• Streetcars  – A full 30% of Buffalo’s citizens do not own a private vehicle, and enhanced public transportation is critical to ensure that people can access jobs, schools and medical care.  Thankfully, our local Assembly Delegation has recently written to Secretary of Education Pete Buttigieg advocating investment in a clean, reliable Streetcar system of networked public transportation to mitigate the polluting and social costs of single occupancy vehicle reliance in our region.  

Public and media discussions recently have focused mainly on the Skyway’s fate. But, the real heart of the DOT’s most recent proposal is the building an expensive new 4-lane, 3.4 mile highway with multiple new bridges. This new highway will bring traffic and pollution to residential neighborhoods. The proposed new highway will also be located immediately adjacent to Tifft Nature Preserve. Construction of the new highway will impact 8 to 10 acres of wetland and at least 16 rare, threatened, or endangered species. In addition to these direct impacts of the new proposed highway, demolition and disposal of a big concrete bridge is a highly polluting process, as is extracting, shipping, and using raw materials to build a new highway and two new bridges.

Demolishing a fully functional, recently repaired bridge and building a new highway and multiple new bridges is wasteful of public dollars. The State’s current Scoping Plan estimates the cost at $600 million. That is likely a gross underestimation: the State’s Plausibility Review in 2014 estimated the total cost of removing the Skyway and doing all the traffic mitigation necessary at between $1.26 billion and $1.38 billion.  What return will we get on our investment? According to the Plausibility Review, “The viability and value of economic development enabled by removal of the Skyway is considered to be relatively minor and inconsequential to the local economy.”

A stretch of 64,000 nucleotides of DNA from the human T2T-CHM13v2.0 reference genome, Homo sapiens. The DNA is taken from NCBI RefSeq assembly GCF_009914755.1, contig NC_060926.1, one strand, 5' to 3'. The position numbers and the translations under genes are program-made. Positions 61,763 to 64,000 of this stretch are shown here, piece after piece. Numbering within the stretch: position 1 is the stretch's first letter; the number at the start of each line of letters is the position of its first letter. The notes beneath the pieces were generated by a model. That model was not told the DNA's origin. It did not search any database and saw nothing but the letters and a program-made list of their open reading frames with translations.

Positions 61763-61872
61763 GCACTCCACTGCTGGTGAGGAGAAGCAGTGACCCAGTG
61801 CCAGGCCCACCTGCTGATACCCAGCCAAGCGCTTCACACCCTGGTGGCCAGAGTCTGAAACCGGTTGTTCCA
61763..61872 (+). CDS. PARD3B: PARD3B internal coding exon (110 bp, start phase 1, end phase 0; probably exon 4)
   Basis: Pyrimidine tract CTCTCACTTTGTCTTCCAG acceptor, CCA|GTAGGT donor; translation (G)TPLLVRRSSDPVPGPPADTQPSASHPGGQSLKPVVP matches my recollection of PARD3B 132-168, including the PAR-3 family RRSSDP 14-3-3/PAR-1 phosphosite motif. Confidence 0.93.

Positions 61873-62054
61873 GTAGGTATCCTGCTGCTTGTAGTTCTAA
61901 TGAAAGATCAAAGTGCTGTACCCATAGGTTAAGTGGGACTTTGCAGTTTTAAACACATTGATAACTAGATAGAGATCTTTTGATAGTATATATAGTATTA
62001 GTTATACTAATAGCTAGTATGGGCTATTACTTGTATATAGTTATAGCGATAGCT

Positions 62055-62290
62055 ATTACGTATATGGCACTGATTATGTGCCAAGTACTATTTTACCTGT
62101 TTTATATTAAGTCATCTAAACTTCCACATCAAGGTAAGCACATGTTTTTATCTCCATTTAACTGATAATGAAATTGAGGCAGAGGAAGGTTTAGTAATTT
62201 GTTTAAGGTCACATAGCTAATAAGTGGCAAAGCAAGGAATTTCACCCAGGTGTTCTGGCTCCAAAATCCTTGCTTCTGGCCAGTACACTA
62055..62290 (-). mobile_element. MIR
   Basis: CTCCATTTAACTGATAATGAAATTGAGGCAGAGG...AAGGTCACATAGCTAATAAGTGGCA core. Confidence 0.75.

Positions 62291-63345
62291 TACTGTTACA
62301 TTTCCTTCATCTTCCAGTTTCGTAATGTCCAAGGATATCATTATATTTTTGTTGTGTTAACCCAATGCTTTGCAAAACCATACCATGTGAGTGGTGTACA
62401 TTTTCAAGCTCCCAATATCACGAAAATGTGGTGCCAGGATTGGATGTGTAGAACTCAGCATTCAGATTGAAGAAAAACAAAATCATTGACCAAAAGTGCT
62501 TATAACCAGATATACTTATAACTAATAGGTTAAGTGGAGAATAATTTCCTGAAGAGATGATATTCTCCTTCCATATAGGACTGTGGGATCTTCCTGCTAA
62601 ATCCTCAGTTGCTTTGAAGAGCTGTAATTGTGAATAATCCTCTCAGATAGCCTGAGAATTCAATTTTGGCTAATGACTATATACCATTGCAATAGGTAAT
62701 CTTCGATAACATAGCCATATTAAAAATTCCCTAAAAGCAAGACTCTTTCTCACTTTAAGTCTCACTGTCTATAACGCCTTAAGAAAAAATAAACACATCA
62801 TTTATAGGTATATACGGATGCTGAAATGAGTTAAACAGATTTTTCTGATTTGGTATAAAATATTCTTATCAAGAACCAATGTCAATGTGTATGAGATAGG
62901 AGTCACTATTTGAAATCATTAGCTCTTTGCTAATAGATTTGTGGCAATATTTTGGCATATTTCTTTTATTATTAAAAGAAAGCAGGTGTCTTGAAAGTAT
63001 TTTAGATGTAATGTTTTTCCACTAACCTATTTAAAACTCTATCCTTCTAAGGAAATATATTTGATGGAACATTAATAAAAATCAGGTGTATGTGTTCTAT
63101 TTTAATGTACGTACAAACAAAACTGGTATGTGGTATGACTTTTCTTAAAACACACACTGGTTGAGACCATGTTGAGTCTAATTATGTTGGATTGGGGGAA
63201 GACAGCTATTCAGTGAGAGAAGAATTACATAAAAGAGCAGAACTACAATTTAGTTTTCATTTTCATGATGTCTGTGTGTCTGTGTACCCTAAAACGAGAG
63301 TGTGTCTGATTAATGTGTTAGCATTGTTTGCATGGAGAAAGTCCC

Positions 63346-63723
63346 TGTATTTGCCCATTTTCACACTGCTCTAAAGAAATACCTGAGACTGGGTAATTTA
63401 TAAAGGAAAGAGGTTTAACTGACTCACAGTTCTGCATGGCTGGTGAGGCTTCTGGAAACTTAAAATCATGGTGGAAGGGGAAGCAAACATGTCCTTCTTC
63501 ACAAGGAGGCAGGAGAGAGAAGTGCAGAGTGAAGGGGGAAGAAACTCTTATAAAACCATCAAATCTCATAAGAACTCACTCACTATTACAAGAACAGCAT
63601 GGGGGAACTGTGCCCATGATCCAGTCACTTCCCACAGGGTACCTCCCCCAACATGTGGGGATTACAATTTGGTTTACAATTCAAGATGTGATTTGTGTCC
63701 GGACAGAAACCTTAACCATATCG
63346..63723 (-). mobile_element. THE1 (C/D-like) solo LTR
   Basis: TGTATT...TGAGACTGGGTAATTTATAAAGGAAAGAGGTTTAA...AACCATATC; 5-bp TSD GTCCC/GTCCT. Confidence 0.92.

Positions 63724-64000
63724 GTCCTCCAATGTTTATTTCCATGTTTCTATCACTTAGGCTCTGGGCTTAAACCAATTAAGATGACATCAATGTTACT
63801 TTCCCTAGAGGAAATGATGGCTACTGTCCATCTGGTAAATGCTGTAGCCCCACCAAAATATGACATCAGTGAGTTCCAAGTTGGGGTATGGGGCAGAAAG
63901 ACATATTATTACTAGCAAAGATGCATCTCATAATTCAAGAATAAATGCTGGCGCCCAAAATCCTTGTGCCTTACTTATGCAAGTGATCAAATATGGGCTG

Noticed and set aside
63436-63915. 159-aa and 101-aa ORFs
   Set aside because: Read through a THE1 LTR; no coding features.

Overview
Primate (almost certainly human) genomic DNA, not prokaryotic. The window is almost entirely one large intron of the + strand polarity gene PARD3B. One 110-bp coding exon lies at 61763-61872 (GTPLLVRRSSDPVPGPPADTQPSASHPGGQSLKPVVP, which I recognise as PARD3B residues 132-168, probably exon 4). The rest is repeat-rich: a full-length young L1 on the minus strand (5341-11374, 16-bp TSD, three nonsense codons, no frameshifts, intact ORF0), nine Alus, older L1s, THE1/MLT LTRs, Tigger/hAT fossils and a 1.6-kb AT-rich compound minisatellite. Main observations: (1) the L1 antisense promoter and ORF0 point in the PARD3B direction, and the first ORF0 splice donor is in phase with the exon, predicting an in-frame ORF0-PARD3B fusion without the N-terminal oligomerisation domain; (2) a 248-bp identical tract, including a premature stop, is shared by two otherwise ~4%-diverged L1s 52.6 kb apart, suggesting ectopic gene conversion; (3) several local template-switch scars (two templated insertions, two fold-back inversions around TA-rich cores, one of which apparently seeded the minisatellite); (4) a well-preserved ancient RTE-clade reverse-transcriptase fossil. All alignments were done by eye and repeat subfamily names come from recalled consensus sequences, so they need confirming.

So somewhere between $600 million and $1.38 billion is the cost to make it more difficult to cross the Buffalo River to and from downtown, bring air pollution closer to a South Buffalo neighborhood, harm a nature preserve and destroy a beautiful and functional bridge.

Simply put, the Skyway discussion is a solution in search of a problem. A bridge from one side of a river (in addition to a railroad line and a 6 lane freeway) to the other side has been somehow portrayed as an impediment to access.  Any close inspection of the bridge itself reveals a structure no wider than the Avenue it extends (Delaware). It cuts off not a single street in its approach from Downtown, and even sports a pedestrian park before it even crosses Erie St.

Let’s focus public energy, commitment and dollars on the community’s real priorities, such as a Restored Humboldt Parkway, a re-imagine Scajaquada Boulevard, and a new Buffalo Streetcar System.  Meanwhile, if there is the desire in the community, we could reimagine the Skyway (to borrow a phrase from the Erie Canal Harbor fight) with a lighter, quicker, cheaper approach:

  • Create summer hours for bicycles and pedestrians
    • Close the southbound half of the Skyway to cars and trucks from 9am to 5pm every Sunday in the summer.
    • Close the Skyway to vehicles each Fourth of July for a fireworks viewing event.
  • Commission new public art, making more use of the structure itself and the spaces it creates.
  • Innovate new programming for the spaces beneath it, as done in Toronto and many other cities.

If the goal really is improved access to the Outer Harbor, a much better approach would be to restore the  Michigan Street Bridge lift bridge. This simple project would restore easy access from the Inner Harbor and the  African-American Heritage Corridor, while also improving and encouraging use of public transit, rail, bicycling, and walking, as many groups, such as Citizens for Regional Transit , GoBike, and  Buffalo Slow Roll  have long championed.


Lead image – Art by Peter Fowler

Written by BRo Guest Authors